This gentle sincerity could only be curated by someone as easy natured as Carner, who has already gained the cosigns from names like Joey Badass, MF Doom and fellow English rapper Skepta over the past year. In fact, Skepta produced four tracks on the new album.

Personal photos of Carner’s parents anchor the album art in stark honesty as the listener is immediately given a look inside the his upbringing. The lyrics reflect a desire to be understood, and allows us to witness his journey through struggles with abandonment, life purpose, romantic relationships and life’s various vices. He leaves nothing unsaid, including his mixed heritage:

Cause dark eyes turn bluish / need something newish / half dark, half Jewish

A standout track on the album without a doubt is the first single, “Florence”. In a 2016 interview, Carner revealed it was said it was named after a little sister he never had. The ability to convey the struggle of background with a mixture of melodic basslines and catchy lyrics allows Carner to set the scene of his life, eloquently demonstrating his past, present and desired future.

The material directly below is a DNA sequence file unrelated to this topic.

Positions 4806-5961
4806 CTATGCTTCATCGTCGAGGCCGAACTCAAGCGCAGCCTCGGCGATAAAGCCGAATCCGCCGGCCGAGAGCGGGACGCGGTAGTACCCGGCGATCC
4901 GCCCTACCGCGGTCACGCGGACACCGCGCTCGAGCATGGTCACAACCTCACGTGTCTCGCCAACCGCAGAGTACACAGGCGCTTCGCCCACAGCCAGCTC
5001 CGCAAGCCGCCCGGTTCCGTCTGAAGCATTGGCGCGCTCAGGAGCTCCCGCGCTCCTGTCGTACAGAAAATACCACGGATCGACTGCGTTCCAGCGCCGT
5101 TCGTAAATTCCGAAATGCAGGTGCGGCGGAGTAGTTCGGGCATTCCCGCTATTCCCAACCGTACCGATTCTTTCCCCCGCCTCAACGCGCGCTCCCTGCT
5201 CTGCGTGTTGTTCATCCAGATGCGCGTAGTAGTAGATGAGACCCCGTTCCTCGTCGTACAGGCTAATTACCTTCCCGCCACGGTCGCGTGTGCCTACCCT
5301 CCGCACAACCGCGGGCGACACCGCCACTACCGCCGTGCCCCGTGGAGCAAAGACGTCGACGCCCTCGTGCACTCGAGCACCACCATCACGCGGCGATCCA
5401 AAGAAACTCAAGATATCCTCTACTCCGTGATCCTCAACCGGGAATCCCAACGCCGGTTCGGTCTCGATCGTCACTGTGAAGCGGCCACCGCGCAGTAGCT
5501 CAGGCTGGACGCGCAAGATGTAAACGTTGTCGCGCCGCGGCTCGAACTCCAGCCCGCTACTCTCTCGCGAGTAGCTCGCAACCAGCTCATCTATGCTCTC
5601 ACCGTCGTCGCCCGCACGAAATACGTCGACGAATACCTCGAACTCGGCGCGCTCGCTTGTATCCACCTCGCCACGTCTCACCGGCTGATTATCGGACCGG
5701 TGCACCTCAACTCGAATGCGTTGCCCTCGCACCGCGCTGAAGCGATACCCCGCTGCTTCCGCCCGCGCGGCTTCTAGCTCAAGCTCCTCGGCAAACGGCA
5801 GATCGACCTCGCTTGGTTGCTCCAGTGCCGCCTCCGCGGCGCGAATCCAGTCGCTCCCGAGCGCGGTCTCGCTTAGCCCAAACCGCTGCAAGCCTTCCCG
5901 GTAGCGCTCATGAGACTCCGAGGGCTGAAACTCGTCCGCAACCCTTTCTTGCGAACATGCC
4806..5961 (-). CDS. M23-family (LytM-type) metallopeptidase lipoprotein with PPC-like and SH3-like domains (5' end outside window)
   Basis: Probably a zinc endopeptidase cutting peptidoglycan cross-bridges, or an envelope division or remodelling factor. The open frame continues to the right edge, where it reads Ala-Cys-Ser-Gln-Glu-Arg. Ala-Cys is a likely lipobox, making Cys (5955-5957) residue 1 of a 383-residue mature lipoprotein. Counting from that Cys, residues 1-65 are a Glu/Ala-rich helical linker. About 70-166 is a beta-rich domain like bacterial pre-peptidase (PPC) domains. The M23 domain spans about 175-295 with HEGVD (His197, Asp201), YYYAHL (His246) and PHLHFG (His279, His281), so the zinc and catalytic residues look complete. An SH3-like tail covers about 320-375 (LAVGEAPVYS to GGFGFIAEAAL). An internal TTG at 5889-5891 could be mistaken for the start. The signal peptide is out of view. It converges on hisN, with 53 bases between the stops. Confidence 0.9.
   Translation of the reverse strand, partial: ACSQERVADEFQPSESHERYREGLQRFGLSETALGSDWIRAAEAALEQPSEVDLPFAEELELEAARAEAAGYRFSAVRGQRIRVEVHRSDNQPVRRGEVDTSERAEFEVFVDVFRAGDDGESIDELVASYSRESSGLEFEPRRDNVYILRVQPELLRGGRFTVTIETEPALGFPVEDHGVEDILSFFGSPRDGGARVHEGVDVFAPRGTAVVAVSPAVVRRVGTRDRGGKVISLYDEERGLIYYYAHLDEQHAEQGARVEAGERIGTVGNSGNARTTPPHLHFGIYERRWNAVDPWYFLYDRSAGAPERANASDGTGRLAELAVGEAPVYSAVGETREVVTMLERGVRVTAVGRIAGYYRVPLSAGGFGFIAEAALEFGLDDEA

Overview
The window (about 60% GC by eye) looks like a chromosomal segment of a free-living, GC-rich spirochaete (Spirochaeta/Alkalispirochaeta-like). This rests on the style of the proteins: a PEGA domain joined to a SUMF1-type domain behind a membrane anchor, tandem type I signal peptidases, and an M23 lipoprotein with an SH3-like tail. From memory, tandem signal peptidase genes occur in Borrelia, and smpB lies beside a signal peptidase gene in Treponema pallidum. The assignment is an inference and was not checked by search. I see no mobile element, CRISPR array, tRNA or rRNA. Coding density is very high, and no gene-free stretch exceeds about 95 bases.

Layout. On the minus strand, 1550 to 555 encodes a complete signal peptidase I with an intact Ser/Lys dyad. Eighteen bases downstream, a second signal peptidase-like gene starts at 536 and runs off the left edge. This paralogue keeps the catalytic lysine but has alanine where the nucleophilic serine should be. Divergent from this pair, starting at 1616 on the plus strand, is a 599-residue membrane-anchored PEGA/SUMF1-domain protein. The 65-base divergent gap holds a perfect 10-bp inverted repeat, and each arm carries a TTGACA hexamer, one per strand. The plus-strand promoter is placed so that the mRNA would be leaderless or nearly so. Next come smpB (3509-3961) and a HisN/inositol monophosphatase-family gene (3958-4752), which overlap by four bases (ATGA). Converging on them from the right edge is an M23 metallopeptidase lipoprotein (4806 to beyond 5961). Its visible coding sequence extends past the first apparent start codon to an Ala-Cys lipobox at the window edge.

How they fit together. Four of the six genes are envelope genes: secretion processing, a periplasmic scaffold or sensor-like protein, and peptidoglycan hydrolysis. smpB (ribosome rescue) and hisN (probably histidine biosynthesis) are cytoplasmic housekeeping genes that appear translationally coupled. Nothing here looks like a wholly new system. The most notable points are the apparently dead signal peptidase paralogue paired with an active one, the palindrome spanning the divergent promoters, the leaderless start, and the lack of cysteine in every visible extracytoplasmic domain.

Reckons I got a drinking problem/ I’ve been sinking a lot of whiskey/ Reminiscing about the shit forgotten/ new worry about ones who miss me/ Trust.

What is surprising about this album is how well he is able to balance raw unapologetic lyrics while still maintaining a fresh jazzy vibe within his first studio project. This maturity, far beyond his age or musical experience, make for a promising first album; his comfortability clearly illustrate he knows exactly what he wants to say and how he wants to say it.

There is something to be said about the confidence and self-reflection Carner brings to the table in Yesterday's Gone, especially his second single “Damselfly (feat. Tom Misch)”. The two perspectives allow the contrast of the soft, smooth instrumental to meld with Carner’s harsh, emotion-packed lyrics.